Due to the withdrawal of grain from the sidewall 12 of the bin 10, the sail 87 remains vertical with the winch motor 76 inoperative; and as the auger 46 continually rests upon the grain during the emptying process, the sail 84 remains horizontal, with the motors 55 and 138 operating effectively. As the grain is emptied, the auger 46 and platform 47 move gradually downwardly relative to the post 24 due to gravity, the cable 70 playing out slowly as the platform 47 sinks.
It is noted that should it be desirable to manually control the raising and lowering of the auger 46 and platform, with or without operation of the other elements, the switch 124 (FIG. 7) has a manual control for just that purpose.
Although a preferred embodiment of this invention has been described and disclosed hereinbefore, it is to be remembered that various modifications and alternate constructions can be made thereto without departing from the true spirit and scope of the invention.
1 claim: 1 Apparatus for leveling and emptying material from a c1rcular bin having an emptying auger and tube below the floor of the bin and in communication with the interior of the bin, the apparatus comprising:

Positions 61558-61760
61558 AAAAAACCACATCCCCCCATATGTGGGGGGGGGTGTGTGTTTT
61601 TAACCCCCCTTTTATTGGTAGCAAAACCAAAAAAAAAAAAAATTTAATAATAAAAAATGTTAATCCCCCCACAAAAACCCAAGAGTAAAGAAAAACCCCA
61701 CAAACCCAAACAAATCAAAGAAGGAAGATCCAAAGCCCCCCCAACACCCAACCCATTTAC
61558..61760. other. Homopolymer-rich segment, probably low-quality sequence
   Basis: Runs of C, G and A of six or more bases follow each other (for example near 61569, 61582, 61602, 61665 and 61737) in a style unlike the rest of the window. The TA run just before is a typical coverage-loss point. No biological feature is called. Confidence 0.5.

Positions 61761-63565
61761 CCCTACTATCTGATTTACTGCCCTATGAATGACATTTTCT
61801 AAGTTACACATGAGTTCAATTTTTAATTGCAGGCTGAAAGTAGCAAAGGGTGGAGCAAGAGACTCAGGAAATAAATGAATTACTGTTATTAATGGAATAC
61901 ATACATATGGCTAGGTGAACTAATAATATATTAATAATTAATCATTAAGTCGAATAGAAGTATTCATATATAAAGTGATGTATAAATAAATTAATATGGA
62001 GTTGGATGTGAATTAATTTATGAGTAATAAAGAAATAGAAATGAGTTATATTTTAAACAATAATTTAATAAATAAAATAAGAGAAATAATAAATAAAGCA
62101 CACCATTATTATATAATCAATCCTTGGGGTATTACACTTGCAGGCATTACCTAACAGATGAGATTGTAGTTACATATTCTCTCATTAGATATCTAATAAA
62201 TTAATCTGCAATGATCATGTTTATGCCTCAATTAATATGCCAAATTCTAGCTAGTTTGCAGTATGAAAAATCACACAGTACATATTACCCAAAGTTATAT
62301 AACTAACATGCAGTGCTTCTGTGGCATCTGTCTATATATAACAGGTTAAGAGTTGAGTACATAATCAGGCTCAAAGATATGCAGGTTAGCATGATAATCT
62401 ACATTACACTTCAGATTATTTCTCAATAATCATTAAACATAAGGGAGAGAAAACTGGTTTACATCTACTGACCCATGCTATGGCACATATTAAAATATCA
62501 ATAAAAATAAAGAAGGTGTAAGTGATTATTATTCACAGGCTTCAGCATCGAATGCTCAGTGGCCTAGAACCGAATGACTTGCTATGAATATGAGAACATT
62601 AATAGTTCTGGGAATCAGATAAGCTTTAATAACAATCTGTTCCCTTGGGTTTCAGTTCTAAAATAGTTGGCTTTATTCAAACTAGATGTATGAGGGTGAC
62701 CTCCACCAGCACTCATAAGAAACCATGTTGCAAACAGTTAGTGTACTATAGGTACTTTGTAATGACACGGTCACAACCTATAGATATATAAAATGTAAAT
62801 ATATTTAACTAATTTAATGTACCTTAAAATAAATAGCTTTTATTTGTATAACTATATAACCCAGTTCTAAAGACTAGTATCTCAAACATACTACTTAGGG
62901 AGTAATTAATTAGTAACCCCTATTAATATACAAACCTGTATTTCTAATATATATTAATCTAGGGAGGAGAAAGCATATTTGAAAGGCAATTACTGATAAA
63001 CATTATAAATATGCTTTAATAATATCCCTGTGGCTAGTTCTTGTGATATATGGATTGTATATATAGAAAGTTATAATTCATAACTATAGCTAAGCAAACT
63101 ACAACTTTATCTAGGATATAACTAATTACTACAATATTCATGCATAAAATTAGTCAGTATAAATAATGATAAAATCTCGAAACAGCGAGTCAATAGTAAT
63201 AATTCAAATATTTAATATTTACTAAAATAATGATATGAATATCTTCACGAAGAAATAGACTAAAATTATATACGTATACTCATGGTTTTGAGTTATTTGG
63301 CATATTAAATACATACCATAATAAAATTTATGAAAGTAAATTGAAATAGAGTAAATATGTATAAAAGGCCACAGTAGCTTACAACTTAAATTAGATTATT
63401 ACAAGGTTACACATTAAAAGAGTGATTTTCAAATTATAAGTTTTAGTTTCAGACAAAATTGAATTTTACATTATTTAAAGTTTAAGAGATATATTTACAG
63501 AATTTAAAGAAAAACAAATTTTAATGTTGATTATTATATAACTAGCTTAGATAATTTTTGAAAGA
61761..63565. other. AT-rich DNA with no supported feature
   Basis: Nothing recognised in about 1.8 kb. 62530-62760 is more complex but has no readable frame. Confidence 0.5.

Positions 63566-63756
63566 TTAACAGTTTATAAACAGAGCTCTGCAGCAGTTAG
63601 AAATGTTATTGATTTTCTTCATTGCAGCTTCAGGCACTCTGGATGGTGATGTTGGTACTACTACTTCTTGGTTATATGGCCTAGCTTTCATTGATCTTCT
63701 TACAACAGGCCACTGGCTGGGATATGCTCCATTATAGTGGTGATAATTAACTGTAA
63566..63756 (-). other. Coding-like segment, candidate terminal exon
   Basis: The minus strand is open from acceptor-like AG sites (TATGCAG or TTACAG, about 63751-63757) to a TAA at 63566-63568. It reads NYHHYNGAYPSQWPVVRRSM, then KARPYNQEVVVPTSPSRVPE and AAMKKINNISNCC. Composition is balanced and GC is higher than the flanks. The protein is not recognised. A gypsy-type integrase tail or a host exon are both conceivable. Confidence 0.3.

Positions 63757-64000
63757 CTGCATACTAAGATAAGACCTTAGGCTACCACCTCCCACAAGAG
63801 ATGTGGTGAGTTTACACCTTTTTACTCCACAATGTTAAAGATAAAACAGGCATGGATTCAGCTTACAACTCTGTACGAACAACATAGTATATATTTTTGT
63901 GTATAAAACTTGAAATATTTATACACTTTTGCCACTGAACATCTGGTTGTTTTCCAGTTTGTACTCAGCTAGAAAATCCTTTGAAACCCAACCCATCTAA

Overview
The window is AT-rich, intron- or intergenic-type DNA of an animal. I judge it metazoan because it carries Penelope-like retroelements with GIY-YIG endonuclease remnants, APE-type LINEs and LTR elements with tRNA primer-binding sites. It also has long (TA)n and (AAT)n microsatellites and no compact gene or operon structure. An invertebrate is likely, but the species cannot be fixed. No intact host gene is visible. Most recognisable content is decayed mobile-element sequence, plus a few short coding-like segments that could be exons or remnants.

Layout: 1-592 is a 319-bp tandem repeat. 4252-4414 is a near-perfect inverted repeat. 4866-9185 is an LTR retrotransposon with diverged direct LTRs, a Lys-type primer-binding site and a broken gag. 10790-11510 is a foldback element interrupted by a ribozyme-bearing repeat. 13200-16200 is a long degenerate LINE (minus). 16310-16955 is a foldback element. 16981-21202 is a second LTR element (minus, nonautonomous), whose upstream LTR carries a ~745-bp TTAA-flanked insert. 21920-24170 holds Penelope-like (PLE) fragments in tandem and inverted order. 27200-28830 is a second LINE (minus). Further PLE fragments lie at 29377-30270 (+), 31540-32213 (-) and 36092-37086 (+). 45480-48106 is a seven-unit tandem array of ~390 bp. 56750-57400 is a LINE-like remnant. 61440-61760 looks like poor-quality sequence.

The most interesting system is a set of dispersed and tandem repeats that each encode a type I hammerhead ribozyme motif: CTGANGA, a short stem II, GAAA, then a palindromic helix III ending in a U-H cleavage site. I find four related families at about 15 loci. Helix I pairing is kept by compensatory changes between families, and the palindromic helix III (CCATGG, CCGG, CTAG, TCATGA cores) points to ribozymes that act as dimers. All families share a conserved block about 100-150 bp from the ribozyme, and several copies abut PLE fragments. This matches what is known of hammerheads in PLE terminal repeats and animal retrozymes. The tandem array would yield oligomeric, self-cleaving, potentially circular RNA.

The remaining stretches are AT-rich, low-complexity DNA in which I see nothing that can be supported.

an upright post mounted centrally in the bin; a reversibly rotatable auger; means supporting the inner end of said auger adjacent said post and the outer end of said auger adjacent the inner wall surface of the bin, said supporting means mounted at an inner end thereof to said post for vertical movement thereon, and for relative rotation thereabout; arm means rotatably secured to the upper end of said post;
cable means connected to and extended between said supporting means and said arm means, said cable means operable to vertically move said supporting means on said post, said arm means rotatable with said supporting means in response to circular movement of said cable means about said post by said support means;
power means operably connected to said cable means and to said auger for selectively operating said cable means and for reversibly rotating said auger about its longitudinal axis; and
switch means mounted on said supporting means and electrically connected to said power means for operating said power means in response to the condition of the upper surface of grain within the bin.